'How Lucius Junius Paetus chooses to indulge his wife is his own affair. However, to my mind, allowing a baby to go hungry because its wet nurse isn't from one of the more fashionable Celtic tribes is the act of an irresponsible mother.'

'And to my mind dragging a wife to live in the squalor of the Quirinal Hill and then not allowing her to purchase the staff that she needs to look after the family is the act of an uncaring and heartless husband and father.'

Vespasian smiled to himself but kept his face neutral now they had got to the nub of the matter. Two and a half years previously Vespasian had used his good standing with Pallas, as the freedman had manoeuvred himself to the most powerful position in Claudius' court, to remove Flavia and their children from the apartment in the imperial palace where they had lived for most of Vespasian's four years as legate of the II Augusta in Britannia. The accommodation had been offered by Claudius ostensibly so that their two sons could be educated together and also so that Messalina, Claudius' then wife, would have a companion in the palace. However, Vespasian knew that the Emperor had been manipulated into making the offer by Messalina's brother, Corvinus, so that his old enemy could have the power of life and death over Flavia and their children. After Messalina's violent end, Pallas had kept his word to persuade Claudius to allow Vespasian to move his family to a house in Pomegranate Street, on the Quirinal Hill, near to that of his uncle, the senator Gaius Vespasius Pollo.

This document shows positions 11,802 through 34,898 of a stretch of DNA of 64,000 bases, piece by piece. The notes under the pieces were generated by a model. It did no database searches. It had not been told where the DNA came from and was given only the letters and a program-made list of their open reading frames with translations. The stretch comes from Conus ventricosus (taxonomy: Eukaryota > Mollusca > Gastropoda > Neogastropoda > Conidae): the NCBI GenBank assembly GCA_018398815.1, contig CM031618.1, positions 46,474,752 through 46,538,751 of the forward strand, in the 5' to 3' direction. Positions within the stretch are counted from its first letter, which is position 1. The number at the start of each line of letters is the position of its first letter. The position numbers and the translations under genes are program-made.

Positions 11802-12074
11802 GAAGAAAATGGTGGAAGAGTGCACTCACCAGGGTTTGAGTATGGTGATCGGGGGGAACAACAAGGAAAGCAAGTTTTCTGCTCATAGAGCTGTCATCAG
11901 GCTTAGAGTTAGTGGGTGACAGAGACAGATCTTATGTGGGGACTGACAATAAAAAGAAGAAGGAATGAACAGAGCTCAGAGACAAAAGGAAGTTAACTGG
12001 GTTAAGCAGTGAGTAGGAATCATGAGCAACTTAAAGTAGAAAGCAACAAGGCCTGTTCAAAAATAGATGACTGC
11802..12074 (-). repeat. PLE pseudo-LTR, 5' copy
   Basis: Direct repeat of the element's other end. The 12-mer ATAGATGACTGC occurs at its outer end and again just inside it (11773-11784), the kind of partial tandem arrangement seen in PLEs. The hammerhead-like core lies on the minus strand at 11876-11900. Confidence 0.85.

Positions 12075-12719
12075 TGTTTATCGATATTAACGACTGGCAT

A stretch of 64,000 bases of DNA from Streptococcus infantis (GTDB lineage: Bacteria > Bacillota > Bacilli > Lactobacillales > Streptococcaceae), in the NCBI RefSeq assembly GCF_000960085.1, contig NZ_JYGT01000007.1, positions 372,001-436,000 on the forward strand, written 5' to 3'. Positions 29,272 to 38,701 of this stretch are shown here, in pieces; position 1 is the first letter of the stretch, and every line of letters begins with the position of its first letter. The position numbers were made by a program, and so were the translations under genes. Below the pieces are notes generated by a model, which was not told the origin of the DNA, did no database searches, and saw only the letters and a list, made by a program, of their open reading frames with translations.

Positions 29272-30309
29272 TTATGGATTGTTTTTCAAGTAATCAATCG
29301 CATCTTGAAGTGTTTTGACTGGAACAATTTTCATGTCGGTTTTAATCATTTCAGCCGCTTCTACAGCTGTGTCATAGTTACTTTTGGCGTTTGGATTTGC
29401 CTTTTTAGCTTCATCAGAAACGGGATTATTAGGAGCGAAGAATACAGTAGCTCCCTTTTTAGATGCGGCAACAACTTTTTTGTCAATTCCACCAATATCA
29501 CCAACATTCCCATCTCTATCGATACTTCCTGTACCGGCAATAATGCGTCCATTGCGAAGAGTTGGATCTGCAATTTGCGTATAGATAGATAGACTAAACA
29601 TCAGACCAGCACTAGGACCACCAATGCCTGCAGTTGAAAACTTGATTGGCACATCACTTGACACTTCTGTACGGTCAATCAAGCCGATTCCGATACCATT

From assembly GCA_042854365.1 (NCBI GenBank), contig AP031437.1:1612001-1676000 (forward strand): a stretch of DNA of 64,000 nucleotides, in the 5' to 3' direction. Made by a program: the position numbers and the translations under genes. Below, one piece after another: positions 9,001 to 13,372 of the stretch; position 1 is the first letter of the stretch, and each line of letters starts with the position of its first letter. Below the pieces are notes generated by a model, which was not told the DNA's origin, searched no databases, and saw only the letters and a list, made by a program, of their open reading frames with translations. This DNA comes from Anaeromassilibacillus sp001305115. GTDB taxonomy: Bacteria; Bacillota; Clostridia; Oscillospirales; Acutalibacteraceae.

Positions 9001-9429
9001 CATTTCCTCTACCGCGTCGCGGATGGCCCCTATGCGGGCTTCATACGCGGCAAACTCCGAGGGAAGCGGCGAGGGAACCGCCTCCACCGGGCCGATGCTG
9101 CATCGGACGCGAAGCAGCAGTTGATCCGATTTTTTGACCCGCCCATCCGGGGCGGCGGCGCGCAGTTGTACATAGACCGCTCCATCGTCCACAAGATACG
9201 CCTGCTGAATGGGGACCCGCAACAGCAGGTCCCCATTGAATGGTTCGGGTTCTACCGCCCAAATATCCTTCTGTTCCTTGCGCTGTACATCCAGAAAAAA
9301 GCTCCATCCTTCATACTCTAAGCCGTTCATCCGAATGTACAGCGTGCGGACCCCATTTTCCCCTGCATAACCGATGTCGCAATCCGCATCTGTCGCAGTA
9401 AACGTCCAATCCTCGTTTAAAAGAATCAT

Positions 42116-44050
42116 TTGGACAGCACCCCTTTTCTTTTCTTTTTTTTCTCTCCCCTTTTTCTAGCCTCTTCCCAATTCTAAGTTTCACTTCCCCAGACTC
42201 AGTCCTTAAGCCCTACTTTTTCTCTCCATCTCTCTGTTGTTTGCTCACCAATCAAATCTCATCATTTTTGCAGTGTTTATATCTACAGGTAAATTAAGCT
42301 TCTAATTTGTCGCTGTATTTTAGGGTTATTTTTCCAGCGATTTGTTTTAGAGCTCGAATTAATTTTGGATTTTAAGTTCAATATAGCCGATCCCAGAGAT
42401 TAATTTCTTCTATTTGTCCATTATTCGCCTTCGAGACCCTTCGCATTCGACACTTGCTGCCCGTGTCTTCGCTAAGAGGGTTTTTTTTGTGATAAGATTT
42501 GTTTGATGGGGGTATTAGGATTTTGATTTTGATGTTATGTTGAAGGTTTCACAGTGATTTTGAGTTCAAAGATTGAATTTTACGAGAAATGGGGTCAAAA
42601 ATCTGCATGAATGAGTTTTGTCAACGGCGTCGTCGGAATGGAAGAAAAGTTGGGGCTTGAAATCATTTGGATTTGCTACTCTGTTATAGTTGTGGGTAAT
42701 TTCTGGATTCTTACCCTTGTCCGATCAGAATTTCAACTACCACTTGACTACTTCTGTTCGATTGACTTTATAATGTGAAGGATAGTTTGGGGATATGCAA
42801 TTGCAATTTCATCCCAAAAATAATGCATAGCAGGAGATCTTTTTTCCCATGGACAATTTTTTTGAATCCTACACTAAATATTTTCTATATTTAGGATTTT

Flavia had resented this.